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Asian Tribune is published by World Institute For Asian Studies|Powered by WIAS Vol. 12 No. 2610

Who Rules Pakistan – Civilian Govt Or Army?

By Ashok Handoo - Syndicate Features

Judging by the way things move in Pakistan and decisions are taken, there is every reason to believe that it is the army rather than the civilian government that rules the country. It is much more so when it is relations of Pakistan with India.

We need not go back to the historic and path- breaking visit of the Indian Prime Minister Atal Bihari Vajpayee to Lahore in 1999, when the Lahore Declaration was signed ( between Vajpayee and Nawaz Sharif in his second term as PM) and a number of steps taken to bring the two countries together. All of us know that the massive diplomatic effort was brought to a naught by one Army General called Parvez Musharraf who secretly organized the Kargil attack sending shock waves among all peace loving people on either side of Radcliff Line.

That is history now. But what has been happening afterwards is nothing different. The latest instance of two Indian army Jawans being beheaded after killing them in the Poonch sector of Jammu and Kashmir is a clear message from Pakistan army that it does not want relations with India to improve. Just two days before, the Pakistan Army Chief Qamar Bajwa had visited the LoC from where he made a statement that Pakistan would continue to support the people of Kashmir. Where was the need to make such a statement if he had gone to the LoC to inspect his forces?

The fact is that the incident took place in the backdrop of the reports that a leading Indian businessman Sajjan Jindal met Nawaz Sharif and discussed the possibility of organizing a Nawaz-Modi meeting in Kazakhstan when the two Prime Ministers would attend the Shanghai Cooperation Organization (SCO) meeting. This led to panic in the Pakistan army which interpreted Jindal sojourn as yet another attempt to resume the dialogue process between the two countries. So it devised a sinister plan to intrude into the Indian side of the LoC, kill some army men and mutilate their bodies to arouse rage and anger in India which would result in scuttling any attempt to begin the dialogue process. The plan was executed meticulously and the results too would obviously be exactly as desired.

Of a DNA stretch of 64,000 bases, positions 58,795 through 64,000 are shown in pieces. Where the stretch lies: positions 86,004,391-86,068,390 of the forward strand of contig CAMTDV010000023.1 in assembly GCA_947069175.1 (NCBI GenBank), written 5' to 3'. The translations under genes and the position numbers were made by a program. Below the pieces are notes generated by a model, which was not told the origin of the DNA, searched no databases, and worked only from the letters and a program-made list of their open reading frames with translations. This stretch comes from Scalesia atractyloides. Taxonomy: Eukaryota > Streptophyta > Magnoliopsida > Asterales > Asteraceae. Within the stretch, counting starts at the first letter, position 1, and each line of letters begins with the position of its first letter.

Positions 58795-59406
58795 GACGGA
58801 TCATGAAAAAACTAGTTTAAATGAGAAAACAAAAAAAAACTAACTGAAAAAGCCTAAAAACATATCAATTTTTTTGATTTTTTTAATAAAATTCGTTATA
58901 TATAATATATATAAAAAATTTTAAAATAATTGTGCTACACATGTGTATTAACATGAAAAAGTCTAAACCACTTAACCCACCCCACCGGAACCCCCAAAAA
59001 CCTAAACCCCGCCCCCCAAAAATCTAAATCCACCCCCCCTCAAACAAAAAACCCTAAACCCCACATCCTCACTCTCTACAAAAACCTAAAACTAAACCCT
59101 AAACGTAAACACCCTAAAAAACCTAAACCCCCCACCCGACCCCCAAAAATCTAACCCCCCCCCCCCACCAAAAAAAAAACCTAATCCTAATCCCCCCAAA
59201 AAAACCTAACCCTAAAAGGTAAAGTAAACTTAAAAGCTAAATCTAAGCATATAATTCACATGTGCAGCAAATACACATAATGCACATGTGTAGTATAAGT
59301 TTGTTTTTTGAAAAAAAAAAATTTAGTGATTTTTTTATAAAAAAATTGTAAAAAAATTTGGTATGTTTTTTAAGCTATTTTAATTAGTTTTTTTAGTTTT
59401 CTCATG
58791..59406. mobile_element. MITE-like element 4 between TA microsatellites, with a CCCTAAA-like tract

In between 1999 and 2017, there have been multiple attempts to restart the dialogue process but the Pakistan army has never allowed the attempts to succeed.

Look what happened after the meeting between Nawaz Sharif and Modi in the Russian city of Ufa when a joint declaration was signed on July 10, 2015. Both acknowledged that it was the “joint responsibility of India and Pakistan to ensure peace and promote development”. The declaration condemned terrorism in all its forms and decided to hold discussions on all outstanding issues. But did all this happen? No, because the Pakistan Army made it sure that nothing of this sort happened.

Later, the meeting between the two National Security Advisors in Bangkok raised hopes of New Delhi and Islamabad restarting the dialogue process but even before some beginning could be worked out, the Pathankot airbase was attacked. Everything crumbled down once again.

Isn’t that enough to conclude that while the civil government in Pakistan does make occasional attempts to streamline relations with India, Pakistan Army plays the villain each and every time.

Why does it do so? There could be many answers. One, that after Pakistan became a nuclear country it thinks it is at par or even ahead of India in its military prowess and can therefore dictate terms every time. Secondly, tense relations with India serves its purpose within the country as it makes it possible for it to maintain supremacy over the civil government and meddle with its decisions. Anyhow the reality is that the Pak Army will never allow the civilian government to take credit for resolving disputes with India.

So the permanent script for the Pakistan army is to keep the pot boiling all the time by inciting disturbances in Kashmir and stoking “the Azadi” rage in the valley by all possible methods. A part of the same grand plan is the recent diktat of a top Hizbul Mujahedeen commander Zakir Musa to the Hurriyat leaders that they should stop calling Kashmir a political dispute since their mission is to set up an Islamic state in Kashmir. This gives a new dimension to the unrest in Kashmir fueled and sustained by Pakistan and its proxies.

Both the Pakistan Army and the civilian government have to realize that perpetually tense relations with India are not going to serve their interests in the long run. Notwithstanding the damage it has been able to inflict on India over the last several decades, Pakistan has itself become a victim of terrorism and religious extremism.

The just released report of the Pakistan Human Rights Commission for 2016, should serve as an eye opener. The Land of the Pure, as Pakistan loves to describe itself, saw the highest number of 728 persons go missing, a euphemism for people picked up and detained at undisclosed places by intelligence agencies and the police. Crimes against minorities, women, forced conversions and honour killings are continuing unabated. The economy is in the shambles and if terrorism and religious extremism are checked, things will worsen in Pakistan.

It is now for the civilian government in Islamabad to think whether it should continue to act as a lame duck regime. Its choice is between behaving like an assertive and responsible government elected to take care of the people or be a subservient to the army for the heck of completing its five-year term.

- Asian Tribune –

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